Last week’s Machshavot message got quite a lot of interest. I dealt with the Jewish News last week – this week I will turn to the JC.
The headline blaring from the newspaper tells us: Collapse in ‘Orthodox Middle’ Shul numbers. The gist of the article is that over the last 25 years we have seen a substantial decline in shul membership from 100,000 households in 1990 to just under 80,000 today. The biggest ‘loser’ has been Centrist Orthodoxy – from 66,201 households to just 41, 990 – a drop of 37%.
The obvious winners are the ‘strictly’ Orthodox who have increased 139% since 1990 from 4480 households to 10712 today, from 4% to 14% of the community. Masorti have also grown 114% in the same time from 1226 to 2620 but they still make up a small minority of the community. They now stand at 3% up from 1%.
Am I suggesting therefore, that the solution is strict orthodoxy? It is a solution, but no, I am suggesting a renaissance of Centrist Orthodoxy.
To start with, it is not accurate to compare the two orthodoxies. Those in the strictly orthodox camp are religiously orthodox – they believe, they practice, they observe. Those in the centrist orthodox camp – on the whole don’t really believe, or practice or observe, so are we that surprised by the results?
This takes me back to university in 1991 – Fresher’s fair. (I am told nothing has changed to what I experienced back then in the ensuing 25 years.)
Christian society – the table was staffed by two religious Christians, posters up of prayer meetings, text of the bible to take away and pictures of JC – not the newspaper!
Across to Islam society – Ramadan posters, times of the 5 prayer services, staffed by frum Muslims (you know what I mean).
Then there was Jsoc. You got a Jsoc mug, advertising the Jsoc ball and the fresher’s disco. Staffed by non-religious Jews.
You may be appalled but there is something positive in this. You see the beauty of it all is that Jsoc or Judaism for that matter is not a religion in the way that Christianity or Islam is, it is a way of life, aspects of culture, heritage and social. If Jsoc had bearded rabbis behind the stall and times of davening and shiurim – only the religious would join – and they only make up a small minority.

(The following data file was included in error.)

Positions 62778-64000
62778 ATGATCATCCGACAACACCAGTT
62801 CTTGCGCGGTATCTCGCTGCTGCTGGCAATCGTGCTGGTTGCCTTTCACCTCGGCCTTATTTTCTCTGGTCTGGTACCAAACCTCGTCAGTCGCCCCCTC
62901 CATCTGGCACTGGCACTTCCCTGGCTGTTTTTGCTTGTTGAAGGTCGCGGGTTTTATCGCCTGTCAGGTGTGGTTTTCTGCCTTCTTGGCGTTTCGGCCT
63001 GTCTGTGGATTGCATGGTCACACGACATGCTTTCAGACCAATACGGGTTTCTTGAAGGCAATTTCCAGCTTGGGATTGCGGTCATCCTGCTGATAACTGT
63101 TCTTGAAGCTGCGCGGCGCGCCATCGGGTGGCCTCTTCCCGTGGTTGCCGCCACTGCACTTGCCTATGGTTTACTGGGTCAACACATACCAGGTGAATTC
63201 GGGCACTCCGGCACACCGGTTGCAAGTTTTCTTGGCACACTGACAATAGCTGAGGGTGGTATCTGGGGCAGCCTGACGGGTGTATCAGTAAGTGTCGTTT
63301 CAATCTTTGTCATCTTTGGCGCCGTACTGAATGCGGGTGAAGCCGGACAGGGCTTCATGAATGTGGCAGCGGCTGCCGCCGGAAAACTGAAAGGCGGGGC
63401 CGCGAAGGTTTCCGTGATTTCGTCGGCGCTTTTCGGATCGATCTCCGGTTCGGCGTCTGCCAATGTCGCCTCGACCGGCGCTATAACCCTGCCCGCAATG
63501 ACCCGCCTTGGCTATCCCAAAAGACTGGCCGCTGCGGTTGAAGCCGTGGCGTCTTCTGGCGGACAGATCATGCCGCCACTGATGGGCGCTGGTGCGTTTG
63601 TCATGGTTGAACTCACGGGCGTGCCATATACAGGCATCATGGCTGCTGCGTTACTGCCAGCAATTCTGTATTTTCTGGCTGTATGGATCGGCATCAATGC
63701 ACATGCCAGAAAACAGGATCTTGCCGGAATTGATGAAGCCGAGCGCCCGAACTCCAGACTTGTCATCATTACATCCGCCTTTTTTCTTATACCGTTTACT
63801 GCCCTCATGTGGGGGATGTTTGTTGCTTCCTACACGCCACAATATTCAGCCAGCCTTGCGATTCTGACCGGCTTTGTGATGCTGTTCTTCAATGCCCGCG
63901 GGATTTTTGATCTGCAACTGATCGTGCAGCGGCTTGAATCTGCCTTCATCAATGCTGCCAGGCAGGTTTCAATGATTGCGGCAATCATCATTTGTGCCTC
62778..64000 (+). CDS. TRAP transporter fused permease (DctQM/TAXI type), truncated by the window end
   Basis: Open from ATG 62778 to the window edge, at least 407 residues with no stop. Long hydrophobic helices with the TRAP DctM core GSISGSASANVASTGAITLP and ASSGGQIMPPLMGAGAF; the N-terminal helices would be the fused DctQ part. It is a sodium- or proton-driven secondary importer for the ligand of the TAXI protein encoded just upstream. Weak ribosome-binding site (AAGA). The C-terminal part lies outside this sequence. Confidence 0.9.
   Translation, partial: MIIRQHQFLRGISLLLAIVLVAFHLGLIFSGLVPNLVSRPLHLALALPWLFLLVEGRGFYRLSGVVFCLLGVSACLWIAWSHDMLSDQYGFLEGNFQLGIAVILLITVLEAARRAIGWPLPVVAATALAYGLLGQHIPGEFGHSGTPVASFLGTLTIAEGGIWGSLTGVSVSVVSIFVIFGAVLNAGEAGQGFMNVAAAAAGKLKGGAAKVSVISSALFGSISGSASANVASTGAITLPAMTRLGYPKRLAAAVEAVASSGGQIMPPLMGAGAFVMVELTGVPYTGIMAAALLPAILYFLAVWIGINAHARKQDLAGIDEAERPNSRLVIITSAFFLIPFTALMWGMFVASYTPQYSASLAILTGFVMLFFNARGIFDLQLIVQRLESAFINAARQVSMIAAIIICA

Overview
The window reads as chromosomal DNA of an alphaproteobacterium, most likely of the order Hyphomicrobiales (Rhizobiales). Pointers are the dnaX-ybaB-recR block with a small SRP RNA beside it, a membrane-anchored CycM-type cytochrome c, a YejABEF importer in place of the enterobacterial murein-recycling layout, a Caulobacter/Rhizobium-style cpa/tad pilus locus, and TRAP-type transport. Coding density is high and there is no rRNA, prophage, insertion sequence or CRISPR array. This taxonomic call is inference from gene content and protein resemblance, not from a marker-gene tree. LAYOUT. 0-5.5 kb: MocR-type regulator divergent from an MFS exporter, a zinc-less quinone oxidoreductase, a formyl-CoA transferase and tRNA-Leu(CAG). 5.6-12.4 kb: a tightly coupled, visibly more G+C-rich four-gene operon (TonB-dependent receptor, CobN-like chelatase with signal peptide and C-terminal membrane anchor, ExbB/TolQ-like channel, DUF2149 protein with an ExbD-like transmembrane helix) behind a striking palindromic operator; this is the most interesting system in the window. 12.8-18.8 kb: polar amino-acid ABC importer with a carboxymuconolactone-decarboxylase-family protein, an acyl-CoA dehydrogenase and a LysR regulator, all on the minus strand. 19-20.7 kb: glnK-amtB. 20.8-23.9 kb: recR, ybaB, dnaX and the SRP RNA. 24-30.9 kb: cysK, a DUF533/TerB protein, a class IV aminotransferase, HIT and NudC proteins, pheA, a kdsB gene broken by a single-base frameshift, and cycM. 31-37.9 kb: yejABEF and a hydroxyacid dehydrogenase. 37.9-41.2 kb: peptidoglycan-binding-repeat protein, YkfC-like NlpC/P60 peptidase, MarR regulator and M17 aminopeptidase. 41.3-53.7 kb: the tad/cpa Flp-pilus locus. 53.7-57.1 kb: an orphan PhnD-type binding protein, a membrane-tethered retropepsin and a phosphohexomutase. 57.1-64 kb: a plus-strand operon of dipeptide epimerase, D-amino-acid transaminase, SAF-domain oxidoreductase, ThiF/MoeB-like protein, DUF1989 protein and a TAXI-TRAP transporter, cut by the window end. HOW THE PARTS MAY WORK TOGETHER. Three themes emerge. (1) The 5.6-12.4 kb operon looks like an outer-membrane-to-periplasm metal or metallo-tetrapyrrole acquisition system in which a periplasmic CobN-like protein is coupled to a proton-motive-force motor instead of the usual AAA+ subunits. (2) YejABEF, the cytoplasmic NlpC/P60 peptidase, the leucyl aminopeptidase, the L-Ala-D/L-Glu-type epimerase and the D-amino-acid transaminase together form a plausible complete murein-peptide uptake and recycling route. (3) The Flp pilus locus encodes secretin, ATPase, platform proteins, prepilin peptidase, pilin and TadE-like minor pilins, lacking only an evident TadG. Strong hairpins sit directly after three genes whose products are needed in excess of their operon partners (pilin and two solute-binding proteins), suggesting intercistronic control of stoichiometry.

However, I believe it is failing. In the 60’s, 70’s and 80’s – tradition was enough, enough to keep people marrying in, attending shul, having Jewish kids.
However, in the last twenty years or so, the next generation down, it isn’t, it hasn’t been enough- there needs to be more.
I remember a few years ago I was invited to a reception at the House of Lords with the former Chief Rabbi Jonathan Sacks who had just become a Lord. He spoke powerfully to a room of Jews and non-Jews and then at the end of the speech, with the sun starting to set we davened mincha.
As we finished davening I realised, look at what we have achieved in this country. The Chief Rabbi is a Lord; Jews have positions in government and all sections of society. We can do what we like – but is our passion and drive for status and acceptance matched by our passion and drive for Judaism and a relationship with God. That is the challenge of Modern Orthodoxy and of our communities as a whole.
However, does this mean that to those who drive to shul or eat non-kosher or keep very little we ridicule, drive away or look down on, no and a hundred times no.
You drive to shul and park round the corner – Shabbat shalom.
You are having a non-offensive simcha – we welcome you to our community.
You keep very little and it is your yahrzeit – please have an Aliyah.
We do not condemn – we educate.
We do not ridicule – we inspire.
However, we do have an ideology that we are working towards – to inspire people to become more knowledgeable, observant and proud modern Jews. The bracha that we have is that the 45,000 households and their children still belong to an Orthodox community, which is where the work must begin.
This Shabbat in Israel, it is beginning. Mizrachi has launched Shalhevet, an 18-day programme taking people who have not been to Yeshiva and Sem to have an experience of our ideology. Yeshivat HaKotel and Midreshet HaRova are inspiring our young people to see the beauty and relevance of our ideology. I look forward to joining them next Shabbat.
We the centrist Orthodox have an awesome obligation in the 21st century. Today’s data is no surprise and it must motivate us to continue our work to make the Torah speak to today’s generation.
Our work will determine how the data looks in twenty years’ time.
Rabbi Andrew Shaw